I turned up on Lori’s doorstep in Milan, right out of the blue, and told her I’d left Pattie and was coming to live with her. In an odd way, it was almost as if she were living an existential life herself, because she didn’t bat an eye. Her attitude was “Come and live here and we’ll see where it takes us.” It was an extraordinary moment for me. I just thought to myself, I’m going to start my life again from scratch here in Italy, without any idea at all of where it is going to go.
We lived in Milan for a while, where Lori was starting a new career as a fashion photographer. She was doing work for the big fashion houses that were going strong then, and it was through her that I became friendly with the Versace family, particularly with Donatella’s husband, Paul Beck. I was already a huge fan of Gianni’s. I had been buying his things and thought of him as the best designer in the world. His ideas were revolutionary, but simple at the same time. I loved both Giorgio Armani and Gianni, but at that moment in time, in my opinion, Gianni was the rock ’n’ roll tailor.
For a while I became Lori’s model, and spent quite a lot of time doing shoots with her. As our relationship developed, we began to discuss the possibility of having children together. I told her that I had always wanted children, but that Pattie and I had been unable to conceive. (I had a daughter, Ruth, who was born on Montserrat in 1985, but at that time she had not yet become a part of my life.) I suggested to Lori that the two of us would make such perfect babies. Looking back on it now, it seems like childish nonsense, but at the time it made total sense. She agreed and said that she would stop using birth control.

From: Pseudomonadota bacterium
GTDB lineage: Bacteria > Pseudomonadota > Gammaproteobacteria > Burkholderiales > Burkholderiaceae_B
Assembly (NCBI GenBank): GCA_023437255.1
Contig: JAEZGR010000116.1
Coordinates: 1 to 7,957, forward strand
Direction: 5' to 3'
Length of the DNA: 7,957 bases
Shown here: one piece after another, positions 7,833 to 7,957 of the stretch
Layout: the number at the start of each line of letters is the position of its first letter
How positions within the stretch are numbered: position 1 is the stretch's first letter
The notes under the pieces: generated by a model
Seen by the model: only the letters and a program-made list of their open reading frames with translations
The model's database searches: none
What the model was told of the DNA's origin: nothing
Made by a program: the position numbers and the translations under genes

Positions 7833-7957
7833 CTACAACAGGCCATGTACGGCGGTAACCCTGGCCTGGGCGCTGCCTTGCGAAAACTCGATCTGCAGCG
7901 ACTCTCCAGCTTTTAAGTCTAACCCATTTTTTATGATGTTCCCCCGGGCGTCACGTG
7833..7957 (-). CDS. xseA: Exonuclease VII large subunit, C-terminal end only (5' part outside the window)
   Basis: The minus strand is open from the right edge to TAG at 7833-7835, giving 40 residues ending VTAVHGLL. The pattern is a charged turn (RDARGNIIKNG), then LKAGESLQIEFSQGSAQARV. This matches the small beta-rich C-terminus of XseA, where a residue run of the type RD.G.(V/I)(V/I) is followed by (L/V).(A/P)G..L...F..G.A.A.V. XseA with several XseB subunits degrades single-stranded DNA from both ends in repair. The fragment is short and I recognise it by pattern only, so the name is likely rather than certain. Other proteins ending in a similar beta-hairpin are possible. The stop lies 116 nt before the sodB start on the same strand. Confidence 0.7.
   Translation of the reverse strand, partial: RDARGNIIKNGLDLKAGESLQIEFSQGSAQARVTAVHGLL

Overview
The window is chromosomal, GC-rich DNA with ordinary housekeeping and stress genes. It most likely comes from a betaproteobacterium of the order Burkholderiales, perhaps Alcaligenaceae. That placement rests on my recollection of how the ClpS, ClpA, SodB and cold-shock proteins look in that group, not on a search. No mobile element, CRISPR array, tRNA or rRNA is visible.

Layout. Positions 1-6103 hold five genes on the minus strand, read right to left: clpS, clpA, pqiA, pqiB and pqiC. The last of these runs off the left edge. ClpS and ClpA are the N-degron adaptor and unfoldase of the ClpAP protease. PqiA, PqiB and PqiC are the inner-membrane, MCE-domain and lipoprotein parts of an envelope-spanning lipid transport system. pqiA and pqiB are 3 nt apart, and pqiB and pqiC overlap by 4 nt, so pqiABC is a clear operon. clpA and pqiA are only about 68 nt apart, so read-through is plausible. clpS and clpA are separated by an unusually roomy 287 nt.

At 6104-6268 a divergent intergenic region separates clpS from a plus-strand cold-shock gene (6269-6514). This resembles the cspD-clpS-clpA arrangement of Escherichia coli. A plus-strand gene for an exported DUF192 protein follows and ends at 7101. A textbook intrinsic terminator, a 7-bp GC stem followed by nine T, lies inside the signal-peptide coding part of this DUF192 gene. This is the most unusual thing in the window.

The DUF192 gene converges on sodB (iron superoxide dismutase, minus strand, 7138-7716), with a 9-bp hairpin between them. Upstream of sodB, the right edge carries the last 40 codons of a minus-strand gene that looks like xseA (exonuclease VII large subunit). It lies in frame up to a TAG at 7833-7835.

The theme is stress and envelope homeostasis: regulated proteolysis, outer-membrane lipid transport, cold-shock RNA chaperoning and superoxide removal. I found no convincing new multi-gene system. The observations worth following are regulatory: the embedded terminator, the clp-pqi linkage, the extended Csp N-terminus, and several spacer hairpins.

The façade crumbled when we were in Rome, where Lori had another apartment. One day she went out and left me on my own, and I started to poke around, which was not a great idea. I opened a cupboard and found a pile of photograph albums, which I took out and started looking through. They were full of pictures of Lori with famous men—footballers, actors, politicians, musicians—anyone with any kind of notoriety. I noticed that she struck the same pose in every photograph, wearing the sort of smile that wasn’t really a smile at all. I felt as if someone had punched me in the stomach. I went icy cold, and my hair stood on end. At that moment I knew we were doomed.
However much I might have wanted to walk out at this point, I realized that I had already set in motion something that was out of control, particularly because of the conversation we had had about pregnancy. So I put this experience on file, as a reason why the relationship would never last, and started disassembling the whole thing, mentally and emotionally withdrawing. I stayed in Rome for a while, and then we both flew to London and stayed a couple of nights in the Connaught before moving into an apartment I had arranged for us, in Berkeley Square.